In an exchange with Senator Joe Lieberman -- who noted that the insurgents in Iraq, “a relatively small group of people that’s attempting to disrupt the clear will of the majority of 25 – 26 million people,” seemed like “gangs on the street who are willing to kill anybody” -- Jacoby said that the insurgency is made up of former regime elements, foreign fighters, disgruntled individuals and common criminals, and the tipping point will come when local Iraqis decide they will not put up with their violence any more and turn against them.

“The goal of many of these efforts [acts of violence] is very specifically to defeat stability and progress … and stability and progress is also the way to defeat the insurgency,” he said.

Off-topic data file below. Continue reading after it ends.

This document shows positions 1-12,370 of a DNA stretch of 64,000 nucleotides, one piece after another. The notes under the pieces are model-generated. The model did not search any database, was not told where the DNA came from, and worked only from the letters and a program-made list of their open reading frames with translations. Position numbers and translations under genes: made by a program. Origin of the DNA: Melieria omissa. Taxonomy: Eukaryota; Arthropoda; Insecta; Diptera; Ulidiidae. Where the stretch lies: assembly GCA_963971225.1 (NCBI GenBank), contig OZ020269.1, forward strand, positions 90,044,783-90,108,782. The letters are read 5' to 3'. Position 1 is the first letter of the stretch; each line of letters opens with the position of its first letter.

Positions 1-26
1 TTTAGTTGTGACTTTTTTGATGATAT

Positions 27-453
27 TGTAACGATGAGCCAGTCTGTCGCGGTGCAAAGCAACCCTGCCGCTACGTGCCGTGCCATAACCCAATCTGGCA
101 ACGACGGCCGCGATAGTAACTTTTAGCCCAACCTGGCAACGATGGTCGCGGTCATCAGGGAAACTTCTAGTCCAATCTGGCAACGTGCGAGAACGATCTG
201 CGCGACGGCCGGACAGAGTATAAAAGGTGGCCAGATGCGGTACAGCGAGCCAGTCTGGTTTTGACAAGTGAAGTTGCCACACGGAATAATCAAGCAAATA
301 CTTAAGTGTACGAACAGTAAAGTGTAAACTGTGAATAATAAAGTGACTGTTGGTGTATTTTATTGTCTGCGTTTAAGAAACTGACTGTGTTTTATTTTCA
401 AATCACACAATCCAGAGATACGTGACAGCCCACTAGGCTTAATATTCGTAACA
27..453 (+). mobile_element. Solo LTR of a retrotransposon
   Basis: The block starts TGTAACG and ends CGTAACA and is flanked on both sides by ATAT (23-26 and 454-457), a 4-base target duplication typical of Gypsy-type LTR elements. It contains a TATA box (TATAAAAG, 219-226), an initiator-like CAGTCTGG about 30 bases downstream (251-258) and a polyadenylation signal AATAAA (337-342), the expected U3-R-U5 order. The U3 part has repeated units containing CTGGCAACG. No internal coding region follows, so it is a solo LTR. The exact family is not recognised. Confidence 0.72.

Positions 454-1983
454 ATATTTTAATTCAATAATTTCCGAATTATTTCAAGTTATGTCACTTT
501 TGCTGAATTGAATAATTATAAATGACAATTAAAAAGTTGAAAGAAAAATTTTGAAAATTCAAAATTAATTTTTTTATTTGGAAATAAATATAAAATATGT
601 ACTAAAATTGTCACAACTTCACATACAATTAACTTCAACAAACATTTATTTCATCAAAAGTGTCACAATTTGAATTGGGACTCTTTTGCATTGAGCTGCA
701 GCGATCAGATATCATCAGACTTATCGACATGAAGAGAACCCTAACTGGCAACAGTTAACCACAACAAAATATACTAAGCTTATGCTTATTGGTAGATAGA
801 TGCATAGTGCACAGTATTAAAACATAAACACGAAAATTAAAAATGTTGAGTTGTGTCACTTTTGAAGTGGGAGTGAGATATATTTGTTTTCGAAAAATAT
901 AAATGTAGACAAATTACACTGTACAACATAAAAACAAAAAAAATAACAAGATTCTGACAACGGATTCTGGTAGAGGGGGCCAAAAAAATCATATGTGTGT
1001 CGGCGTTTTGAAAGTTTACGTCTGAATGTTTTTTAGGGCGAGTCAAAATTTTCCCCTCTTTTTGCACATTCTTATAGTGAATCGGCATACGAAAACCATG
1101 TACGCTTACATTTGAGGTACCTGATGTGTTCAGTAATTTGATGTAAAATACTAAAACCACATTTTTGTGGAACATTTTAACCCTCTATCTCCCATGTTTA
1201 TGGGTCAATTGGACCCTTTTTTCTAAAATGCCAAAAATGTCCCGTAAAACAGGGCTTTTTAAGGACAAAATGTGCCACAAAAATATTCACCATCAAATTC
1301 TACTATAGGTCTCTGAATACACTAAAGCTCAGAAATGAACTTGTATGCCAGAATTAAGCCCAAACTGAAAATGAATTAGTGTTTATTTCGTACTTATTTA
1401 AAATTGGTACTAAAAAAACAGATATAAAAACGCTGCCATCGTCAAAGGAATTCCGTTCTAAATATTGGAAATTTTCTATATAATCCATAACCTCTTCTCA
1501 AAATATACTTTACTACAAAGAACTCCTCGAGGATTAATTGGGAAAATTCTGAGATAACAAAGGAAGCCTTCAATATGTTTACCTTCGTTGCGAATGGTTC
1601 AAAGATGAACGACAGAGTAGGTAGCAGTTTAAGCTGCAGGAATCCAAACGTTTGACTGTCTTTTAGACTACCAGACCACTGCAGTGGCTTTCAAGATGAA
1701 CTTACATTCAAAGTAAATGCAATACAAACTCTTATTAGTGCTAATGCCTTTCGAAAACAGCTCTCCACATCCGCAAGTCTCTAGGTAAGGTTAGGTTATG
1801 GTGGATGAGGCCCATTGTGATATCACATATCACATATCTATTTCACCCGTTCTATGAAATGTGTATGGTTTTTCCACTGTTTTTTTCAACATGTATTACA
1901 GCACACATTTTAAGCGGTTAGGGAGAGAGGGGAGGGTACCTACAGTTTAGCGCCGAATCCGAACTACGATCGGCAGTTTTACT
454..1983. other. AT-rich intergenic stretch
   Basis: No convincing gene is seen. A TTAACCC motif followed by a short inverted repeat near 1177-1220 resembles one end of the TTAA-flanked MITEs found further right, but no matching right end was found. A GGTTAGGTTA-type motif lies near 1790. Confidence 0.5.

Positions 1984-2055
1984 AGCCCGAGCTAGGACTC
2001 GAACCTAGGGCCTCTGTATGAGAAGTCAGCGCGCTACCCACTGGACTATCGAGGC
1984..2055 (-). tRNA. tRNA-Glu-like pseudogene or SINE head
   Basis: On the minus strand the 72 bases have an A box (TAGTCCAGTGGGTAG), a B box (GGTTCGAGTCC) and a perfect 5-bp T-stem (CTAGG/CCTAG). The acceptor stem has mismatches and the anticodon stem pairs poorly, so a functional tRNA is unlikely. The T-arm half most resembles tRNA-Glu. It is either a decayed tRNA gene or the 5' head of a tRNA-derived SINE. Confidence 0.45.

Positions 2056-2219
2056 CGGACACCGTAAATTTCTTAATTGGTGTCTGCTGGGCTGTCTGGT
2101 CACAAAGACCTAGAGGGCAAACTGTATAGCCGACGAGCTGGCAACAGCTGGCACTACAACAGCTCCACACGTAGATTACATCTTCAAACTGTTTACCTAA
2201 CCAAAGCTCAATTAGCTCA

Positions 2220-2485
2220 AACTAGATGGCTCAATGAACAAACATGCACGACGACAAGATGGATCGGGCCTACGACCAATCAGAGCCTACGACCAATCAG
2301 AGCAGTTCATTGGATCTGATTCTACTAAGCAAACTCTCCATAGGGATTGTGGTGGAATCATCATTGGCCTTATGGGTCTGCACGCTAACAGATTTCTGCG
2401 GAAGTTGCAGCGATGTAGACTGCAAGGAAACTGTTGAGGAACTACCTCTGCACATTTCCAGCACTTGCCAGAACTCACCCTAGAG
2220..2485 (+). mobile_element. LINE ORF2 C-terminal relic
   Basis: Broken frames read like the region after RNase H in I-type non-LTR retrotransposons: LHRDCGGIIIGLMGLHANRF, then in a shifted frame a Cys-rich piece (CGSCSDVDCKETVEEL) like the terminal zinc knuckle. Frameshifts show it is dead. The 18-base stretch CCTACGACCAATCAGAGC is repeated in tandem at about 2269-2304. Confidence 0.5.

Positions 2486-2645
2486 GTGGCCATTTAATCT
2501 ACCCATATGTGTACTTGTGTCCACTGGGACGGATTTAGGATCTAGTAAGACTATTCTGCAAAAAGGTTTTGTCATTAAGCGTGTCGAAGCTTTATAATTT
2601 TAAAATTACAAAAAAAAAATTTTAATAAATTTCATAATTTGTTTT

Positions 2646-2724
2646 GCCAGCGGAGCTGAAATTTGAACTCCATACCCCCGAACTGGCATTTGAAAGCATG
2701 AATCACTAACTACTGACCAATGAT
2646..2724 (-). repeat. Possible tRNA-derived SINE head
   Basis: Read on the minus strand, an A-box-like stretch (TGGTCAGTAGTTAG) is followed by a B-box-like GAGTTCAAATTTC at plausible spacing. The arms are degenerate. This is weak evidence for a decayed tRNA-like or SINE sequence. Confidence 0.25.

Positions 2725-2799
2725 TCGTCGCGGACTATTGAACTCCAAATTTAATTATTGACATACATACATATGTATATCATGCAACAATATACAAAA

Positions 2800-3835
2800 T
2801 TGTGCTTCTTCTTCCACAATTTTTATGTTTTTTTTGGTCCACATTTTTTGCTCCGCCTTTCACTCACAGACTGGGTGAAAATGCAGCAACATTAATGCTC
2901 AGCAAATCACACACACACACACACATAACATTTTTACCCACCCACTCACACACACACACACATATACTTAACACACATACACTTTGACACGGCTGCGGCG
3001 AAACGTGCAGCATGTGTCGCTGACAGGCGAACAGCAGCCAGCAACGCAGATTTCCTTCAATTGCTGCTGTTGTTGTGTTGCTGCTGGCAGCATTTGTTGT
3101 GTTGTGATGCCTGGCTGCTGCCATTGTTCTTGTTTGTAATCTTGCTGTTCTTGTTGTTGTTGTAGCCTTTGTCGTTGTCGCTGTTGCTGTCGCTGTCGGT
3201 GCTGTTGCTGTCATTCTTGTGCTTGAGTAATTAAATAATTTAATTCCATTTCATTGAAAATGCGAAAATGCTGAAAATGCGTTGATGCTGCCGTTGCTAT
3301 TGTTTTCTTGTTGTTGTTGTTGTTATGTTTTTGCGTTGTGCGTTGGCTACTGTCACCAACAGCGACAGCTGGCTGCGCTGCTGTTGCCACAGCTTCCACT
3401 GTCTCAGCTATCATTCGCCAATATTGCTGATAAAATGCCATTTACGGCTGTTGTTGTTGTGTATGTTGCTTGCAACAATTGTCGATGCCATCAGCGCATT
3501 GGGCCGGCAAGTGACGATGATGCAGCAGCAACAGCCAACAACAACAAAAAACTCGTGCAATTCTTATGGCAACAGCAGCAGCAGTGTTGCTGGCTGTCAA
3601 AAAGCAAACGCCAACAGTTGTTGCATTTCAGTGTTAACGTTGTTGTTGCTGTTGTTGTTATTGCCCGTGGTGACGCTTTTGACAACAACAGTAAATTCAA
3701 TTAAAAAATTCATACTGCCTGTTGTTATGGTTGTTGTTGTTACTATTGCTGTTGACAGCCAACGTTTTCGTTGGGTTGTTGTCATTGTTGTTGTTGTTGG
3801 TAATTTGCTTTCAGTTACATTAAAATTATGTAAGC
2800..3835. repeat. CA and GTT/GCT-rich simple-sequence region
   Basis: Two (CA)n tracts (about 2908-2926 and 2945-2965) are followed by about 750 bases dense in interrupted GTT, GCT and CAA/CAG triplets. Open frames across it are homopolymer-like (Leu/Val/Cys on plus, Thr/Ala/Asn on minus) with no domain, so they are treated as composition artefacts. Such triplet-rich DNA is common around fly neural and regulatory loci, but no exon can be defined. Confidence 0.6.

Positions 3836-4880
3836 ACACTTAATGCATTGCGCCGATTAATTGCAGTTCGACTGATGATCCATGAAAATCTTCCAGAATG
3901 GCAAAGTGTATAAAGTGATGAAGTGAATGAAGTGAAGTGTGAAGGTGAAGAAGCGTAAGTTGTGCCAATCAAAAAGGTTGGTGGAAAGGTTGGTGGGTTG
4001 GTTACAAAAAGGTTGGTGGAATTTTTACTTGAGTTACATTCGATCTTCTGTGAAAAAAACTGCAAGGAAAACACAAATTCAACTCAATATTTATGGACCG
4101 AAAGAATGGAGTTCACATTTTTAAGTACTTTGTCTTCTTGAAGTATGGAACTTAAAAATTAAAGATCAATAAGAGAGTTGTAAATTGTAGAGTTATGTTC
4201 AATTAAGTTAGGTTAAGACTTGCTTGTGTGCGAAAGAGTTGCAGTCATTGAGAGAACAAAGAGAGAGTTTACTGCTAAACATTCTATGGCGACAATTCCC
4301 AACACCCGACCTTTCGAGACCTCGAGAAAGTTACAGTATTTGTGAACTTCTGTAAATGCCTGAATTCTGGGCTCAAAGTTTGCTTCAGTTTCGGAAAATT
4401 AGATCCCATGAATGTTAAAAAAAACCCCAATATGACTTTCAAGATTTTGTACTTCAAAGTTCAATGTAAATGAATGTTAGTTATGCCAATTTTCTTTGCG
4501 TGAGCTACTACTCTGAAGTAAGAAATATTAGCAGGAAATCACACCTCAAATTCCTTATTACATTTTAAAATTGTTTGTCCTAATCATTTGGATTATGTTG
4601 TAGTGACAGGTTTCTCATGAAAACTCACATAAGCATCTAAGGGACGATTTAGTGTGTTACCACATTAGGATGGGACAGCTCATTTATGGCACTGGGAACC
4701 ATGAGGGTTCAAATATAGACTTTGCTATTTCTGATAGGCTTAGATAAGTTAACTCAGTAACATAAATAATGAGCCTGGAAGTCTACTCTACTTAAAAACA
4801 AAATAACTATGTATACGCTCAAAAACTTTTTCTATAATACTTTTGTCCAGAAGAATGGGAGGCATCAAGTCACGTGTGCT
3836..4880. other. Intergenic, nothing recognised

The people of Iraq are much more hopeful about their future and much more concerned about stability than prior to their elections, he told the panel.  And, although too early to say if it is a trend, the number of insurgent attacks over the past two weeks has fallen “considerably below the high level of activity that existed last November,” he noted.

In the wide-ranging hearing on security threats, Goss assured the committee that all credible claims of abuse against those detained as suspected terrorists are fully investigated and “there are no techniques being employed that are, in any way, against the law or would be considered torture or anything like that.”  He also said there are safeguards in place involving the transfer of prisoners to other countries for interrogation, a practice known as rendition.

“The United States government does not engage in or condone torture,” he said.

The prepared statement of CIA Director Goss

The prepared statement of DIA Director Jacoby